Ten valuable insights into Dutch business culture

Are you considering moving to the Netherlands? Or do you do business with the Dutch on a regular basis? Then these insights might be of interest to you.

Understanding Dutch culture, values, believes and work etiquette will help you to do business fruitfully and can make your life as an international knowledge worker in The Netherlands a lot easier.

1. Punctuality is a virtue

Punctuality is something that the Dutch value greatly so it is wise to be present for appointments in time. If you know in advance that you are not going to make it in time, you should let your colleagues or business relations know in time. If you do happen to be a bit late apologies will be accepted gently without people making a big deal of it. In general though you should avoid being late, missing appointments, postponing and changing the time of appointments without a good reason. It could cause reservations about commitment and in the end it could ruin relationships.

2. Fixed agenda’s and time keeping

In commercial Dutch companies a fixed agenda generally forms the basis of a meeting. In addition someone will almost always be given the role of chairperson to keep the agenda moving along. The same person or someone else may even be assigned the role of time-keeper. Agreements and quotations will be written down and delivery promises will get a follow-up.

3. Reaching consensus

The Dutch are dedicated to ensure consensus during business meetings. Openness and transparency are highly valued. In Dutch culture mostly everyone is treated as equal. Although rank and title are respected when it comes to final decision making, up to that point everyone is expected to have had input into the conversation. So be patient, don’t expect immediate answers and factor in a longer than usual decision making process. And of course you should feel free to openly share your views and ideas.

4. Business Dress Code

The Dutch tend to dress fairly conservatively in business, though standards and styles vary widely from one industry to another: formal attire is normal in banking, open-neck shirts and jeans in the IT and entertainment sectors. In most Dutch organisations, it is generally normal to wear a jacket, not necessarily a suit, to take the jacket off when working. Colour has no particular significance, and colourful shirt/tie combinations are quite usual in some sectors, such as marketing and service industries.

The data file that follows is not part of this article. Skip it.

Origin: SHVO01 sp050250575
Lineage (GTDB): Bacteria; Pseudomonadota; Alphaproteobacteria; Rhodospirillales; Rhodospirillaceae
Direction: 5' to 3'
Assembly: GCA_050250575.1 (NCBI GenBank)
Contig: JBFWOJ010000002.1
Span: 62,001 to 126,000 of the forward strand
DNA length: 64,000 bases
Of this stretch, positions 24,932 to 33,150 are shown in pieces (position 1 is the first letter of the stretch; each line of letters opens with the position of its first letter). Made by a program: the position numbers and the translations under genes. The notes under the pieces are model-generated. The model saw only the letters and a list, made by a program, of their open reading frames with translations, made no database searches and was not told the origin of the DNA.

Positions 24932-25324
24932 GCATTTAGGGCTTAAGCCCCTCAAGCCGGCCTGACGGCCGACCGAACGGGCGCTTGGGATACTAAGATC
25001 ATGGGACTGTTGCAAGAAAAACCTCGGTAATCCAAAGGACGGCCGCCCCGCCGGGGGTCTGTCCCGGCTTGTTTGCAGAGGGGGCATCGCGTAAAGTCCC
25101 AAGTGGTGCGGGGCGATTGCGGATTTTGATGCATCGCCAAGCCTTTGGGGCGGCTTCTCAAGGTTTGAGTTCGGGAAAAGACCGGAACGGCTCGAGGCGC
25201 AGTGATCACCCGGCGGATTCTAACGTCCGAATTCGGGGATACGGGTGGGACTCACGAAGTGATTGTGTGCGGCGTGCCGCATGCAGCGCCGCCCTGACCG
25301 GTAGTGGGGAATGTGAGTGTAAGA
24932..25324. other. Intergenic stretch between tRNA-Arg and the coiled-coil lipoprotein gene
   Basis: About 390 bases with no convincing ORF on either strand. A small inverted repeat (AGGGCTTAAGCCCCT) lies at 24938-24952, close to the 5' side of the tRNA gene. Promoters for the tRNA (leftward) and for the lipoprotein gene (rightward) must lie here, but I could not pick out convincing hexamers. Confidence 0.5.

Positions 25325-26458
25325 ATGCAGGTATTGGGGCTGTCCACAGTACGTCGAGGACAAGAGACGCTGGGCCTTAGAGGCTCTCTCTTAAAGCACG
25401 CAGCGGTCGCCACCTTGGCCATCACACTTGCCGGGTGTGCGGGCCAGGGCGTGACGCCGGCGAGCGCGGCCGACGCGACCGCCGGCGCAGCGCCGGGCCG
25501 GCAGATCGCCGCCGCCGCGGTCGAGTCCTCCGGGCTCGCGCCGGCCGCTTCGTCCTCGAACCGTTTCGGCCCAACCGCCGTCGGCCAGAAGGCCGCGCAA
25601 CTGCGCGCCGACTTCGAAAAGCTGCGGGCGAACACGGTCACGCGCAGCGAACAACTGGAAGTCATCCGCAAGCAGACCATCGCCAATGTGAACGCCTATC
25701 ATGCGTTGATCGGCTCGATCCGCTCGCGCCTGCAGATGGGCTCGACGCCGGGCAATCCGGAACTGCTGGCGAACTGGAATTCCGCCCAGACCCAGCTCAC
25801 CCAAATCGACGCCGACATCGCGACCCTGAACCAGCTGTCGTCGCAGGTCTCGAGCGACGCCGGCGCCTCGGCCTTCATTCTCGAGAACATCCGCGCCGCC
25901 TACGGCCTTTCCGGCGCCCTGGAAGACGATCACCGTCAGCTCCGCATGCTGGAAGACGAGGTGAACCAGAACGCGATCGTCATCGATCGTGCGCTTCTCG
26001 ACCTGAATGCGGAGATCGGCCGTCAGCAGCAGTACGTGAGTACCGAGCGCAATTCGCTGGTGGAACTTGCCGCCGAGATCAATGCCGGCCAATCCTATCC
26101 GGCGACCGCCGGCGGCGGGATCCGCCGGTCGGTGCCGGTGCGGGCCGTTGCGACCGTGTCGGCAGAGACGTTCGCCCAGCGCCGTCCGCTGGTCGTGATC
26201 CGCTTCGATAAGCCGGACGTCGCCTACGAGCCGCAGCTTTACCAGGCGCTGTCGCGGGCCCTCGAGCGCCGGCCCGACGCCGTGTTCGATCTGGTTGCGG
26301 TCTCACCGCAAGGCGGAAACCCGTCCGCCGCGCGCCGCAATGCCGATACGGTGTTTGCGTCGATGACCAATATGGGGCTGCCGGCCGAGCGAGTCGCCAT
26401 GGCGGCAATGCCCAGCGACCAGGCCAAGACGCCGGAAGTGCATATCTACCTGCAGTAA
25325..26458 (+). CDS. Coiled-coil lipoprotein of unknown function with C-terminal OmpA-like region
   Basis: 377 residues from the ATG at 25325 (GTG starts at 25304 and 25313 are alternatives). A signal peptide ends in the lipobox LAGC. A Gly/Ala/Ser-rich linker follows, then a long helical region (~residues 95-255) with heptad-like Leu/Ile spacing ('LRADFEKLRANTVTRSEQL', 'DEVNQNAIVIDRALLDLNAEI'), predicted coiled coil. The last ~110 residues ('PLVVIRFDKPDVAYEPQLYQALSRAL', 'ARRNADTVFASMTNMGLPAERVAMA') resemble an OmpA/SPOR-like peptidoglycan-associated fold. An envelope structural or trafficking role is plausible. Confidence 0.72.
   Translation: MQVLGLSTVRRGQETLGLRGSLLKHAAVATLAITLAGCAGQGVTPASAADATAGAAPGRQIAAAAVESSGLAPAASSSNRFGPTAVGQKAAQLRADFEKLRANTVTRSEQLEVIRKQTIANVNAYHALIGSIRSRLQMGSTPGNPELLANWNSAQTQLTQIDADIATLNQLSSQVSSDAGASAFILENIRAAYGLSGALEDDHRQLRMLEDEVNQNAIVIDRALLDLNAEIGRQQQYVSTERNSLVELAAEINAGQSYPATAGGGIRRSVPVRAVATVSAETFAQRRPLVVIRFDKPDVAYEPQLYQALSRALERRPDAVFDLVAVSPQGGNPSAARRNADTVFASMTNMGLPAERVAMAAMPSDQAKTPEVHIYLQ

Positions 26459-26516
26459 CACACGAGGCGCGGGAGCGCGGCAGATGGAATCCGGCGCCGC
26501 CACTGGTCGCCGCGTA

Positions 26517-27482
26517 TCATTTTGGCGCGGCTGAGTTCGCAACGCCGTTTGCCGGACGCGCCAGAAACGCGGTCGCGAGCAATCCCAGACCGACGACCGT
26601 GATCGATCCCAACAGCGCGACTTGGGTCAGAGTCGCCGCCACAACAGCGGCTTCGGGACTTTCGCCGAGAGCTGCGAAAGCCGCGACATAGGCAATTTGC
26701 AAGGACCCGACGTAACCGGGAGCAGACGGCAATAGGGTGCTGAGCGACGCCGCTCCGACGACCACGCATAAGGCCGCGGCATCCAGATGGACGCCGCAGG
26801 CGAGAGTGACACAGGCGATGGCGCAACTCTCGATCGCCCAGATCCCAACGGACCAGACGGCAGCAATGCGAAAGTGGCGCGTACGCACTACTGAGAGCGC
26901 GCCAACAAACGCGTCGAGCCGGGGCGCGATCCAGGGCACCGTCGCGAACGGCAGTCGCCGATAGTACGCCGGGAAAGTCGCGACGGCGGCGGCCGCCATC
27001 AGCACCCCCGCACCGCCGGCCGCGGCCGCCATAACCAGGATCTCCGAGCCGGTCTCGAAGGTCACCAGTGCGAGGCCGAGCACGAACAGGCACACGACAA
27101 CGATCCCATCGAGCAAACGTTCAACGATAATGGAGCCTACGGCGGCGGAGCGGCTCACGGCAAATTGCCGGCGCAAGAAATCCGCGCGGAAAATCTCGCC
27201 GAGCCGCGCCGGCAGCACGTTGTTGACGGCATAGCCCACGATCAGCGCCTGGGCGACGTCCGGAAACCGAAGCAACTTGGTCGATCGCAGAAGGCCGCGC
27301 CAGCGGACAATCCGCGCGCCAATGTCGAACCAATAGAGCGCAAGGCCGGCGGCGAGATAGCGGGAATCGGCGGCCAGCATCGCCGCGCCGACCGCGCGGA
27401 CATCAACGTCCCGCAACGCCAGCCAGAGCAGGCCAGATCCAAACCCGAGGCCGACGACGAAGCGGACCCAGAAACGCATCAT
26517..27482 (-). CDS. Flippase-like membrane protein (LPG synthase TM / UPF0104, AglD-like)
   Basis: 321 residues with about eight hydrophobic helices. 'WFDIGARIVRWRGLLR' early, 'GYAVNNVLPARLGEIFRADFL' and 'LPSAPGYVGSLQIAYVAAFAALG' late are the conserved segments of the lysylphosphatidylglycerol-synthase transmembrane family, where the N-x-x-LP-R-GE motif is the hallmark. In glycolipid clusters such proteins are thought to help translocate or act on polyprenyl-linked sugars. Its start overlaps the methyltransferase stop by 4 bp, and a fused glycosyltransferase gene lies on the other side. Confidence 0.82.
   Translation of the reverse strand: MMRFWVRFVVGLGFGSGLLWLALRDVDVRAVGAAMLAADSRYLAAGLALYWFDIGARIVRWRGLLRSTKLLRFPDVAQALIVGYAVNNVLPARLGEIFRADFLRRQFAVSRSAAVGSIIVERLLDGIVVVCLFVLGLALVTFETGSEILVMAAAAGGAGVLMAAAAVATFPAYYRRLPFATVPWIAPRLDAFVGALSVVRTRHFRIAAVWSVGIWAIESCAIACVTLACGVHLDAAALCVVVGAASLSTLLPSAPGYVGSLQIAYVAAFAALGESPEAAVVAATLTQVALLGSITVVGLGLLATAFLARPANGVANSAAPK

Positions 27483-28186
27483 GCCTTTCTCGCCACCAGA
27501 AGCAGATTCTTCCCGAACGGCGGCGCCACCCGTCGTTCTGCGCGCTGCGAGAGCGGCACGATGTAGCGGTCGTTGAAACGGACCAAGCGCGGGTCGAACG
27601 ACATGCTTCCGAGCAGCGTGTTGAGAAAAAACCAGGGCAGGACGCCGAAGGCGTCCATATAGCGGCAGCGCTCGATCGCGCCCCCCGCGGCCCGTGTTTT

5. Behaviour that you should avoid

Although the Dutch are known for their tolerance, there are some things you should try to avoid. Especially when you have just met someone. Examples are: breaking agreements, addressing people by their first name initially, talking with your hands in your pockets, yawning or using a toothpick without covering your mouth, chewing gum or spitting in public.

6. Open, transparent and direct

Communication style in the Netherlands is usually linear and very direct. The Dutch don’t mean to be rude or blunt but they are set to get the job done. Emotions and non-verbal communication during meetings and conversations are minimal compared to many countries. The Dutch prefer to ask people what they think instead of waiting for a non-verbal sign. Transparency in communication is important, giving many compliments and communicating too politely make the Dutch suspicious of what your actual goal is.

7. Gift giving on the work floor

The Dutch generally do not expect to give or receive gifts after services that were agreed upon beforehand, are delivered. As a result, gift giving is not a common aspect of business relationships in the Netherlands. If you decide, however, that a gesture is appropriate, for example on finalising an agreement, make the gift a reasonably modest and neutral one. If you receive a gift you should open it on the spot and let your business partner know you appreciate it. Most Dutch companies offer end-of-year gifts and these should of course also be acknowledged.

8. Gift giving during informal dinners

If a colleague invites you to dinner taking a gift for the host or hostess is a normal thing to do. It will be appreciated. Think of flowers (chrysanthemums or carnations are not appropriate) or a houseplant, wine, chocolates, sweets or a toy for the children.

9. Going Dutch at business dinners

The Dutch will make it clear that you are their guest if they intend to pay the bill, otherwise expect to “go Dutch” and pay your fair share. No one will be embarrassed at splitting the bill. Spouses are often included in a business dinner. Ask if your host expects your spouse included in a business function. Business is not generally discussed if spouses are present.

10. Personal life is private

Overall it’s good to be aware that the Dutch are a very private people. They usually prefer to keep their work and personal life separate. Of course there are social activities like team building events, and Friday afternoon drinks but it is less usual to socialise with colleagues outside of the office then it is in other countries. Don’t mix business with the personal. Try not to ask personal questions as this can be considered rude at times. However, when you’ve created a strong relationship, it’s considered polite to show interest.

Pssst… One last thing you would want to know about the people living in the Netherlands…. The Dutch are extremely adept at dealing with foreigners. They have a long history in international trading and are considered the most experienced and most successful traders in Europe. Do you want to read more about what it is like to work and live in the Netherlands? And especially in the South of the Netherlands? Then download the ‘Living in the Brainport Region’ report now.